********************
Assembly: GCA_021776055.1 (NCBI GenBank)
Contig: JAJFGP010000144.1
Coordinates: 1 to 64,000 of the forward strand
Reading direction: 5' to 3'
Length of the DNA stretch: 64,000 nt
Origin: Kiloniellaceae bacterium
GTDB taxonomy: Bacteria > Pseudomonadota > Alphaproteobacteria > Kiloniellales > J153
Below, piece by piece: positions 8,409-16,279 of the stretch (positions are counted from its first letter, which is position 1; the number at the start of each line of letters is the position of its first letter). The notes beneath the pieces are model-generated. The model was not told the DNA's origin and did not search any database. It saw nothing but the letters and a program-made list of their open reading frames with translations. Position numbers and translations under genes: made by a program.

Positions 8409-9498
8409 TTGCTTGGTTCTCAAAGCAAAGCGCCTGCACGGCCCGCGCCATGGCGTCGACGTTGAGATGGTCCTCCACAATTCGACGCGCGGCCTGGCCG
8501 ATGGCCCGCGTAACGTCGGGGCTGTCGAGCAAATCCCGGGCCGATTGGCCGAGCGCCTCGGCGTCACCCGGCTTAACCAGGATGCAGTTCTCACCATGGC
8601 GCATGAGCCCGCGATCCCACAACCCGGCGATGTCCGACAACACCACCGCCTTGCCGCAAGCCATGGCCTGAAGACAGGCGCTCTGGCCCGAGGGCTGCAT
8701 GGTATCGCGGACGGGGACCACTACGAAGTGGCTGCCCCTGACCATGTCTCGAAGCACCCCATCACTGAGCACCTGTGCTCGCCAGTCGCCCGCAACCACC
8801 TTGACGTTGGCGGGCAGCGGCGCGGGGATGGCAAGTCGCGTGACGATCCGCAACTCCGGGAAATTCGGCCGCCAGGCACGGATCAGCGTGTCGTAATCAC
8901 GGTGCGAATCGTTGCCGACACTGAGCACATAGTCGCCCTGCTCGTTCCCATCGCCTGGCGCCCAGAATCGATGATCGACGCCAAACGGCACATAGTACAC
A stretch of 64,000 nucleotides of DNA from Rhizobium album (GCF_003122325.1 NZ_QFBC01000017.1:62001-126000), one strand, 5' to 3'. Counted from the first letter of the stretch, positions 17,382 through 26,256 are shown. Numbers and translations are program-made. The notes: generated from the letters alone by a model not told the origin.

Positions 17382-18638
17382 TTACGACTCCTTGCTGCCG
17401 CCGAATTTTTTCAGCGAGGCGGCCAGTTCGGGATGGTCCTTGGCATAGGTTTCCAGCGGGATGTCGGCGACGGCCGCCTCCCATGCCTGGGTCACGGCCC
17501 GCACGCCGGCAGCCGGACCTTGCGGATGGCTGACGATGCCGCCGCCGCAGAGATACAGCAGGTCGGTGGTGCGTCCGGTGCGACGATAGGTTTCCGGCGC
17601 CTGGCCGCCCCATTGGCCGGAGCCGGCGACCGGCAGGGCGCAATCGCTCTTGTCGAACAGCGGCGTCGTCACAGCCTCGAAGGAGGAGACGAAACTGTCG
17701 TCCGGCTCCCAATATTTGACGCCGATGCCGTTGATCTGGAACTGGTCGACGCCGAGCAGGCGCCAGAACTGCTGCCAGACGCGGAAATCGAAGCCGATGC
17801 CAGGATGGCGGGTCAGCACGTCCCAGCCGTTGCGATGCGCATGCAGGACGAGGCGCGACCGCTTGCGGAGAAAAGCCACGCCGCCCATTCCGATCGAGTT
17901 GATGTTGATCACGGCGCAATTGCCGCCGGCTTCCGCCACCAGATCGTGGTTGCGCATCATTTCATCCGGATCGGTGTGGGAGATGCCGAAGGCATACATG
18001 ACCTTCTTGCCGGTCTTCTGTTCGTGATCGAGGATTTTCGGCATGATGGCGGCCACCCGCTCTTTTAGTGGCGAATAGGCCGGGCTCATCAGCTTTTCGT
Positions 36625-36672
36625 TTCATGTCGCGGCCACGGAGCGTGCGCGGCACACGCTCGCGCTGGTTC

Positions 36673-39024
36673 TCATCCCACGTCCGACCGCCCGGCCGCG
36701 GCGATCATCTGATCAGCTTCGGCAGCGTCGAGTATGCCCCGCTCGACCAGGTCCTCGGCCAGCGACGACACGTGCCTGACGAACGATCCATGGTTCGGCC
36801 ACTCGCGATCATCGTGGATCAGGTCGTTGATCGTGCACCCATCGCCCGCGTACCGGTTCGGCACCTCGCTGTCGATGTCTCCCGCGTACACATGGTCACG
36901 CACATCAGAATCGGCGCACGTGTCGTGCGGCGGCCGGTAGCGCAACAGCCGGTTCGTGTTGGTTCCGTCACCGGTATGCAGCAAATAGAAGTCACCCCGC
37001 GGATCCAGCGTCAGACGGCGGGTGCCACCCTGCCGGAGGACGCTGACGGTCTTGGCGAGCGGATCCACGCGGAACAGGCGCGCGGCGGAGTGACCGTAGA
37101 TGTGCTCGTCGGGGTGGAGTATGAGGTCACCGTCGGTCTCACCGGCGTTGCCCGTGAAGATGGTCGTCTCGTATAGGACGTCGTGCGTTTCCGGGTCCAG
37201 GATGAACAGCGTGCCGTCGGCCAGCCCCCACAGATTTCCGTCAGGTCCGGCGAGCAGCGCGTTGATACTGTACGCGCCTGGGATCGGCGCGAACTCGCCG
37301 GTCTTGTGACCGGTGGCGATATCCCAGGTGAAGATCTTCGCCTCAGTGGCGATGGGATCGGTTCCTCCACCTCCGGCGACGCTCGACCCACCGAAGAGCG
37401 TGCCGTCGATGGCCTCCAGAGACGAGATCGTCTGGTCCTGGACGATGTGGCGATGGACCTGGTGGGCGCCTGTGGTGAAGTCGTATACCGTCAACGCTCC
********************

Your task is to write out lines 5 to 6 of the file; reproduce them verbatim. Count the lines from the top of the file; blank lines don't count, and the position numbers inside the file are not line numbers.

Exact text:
Length of the DNA stretch: 64,000 nt
Origin: Kiloniellaceae bacterium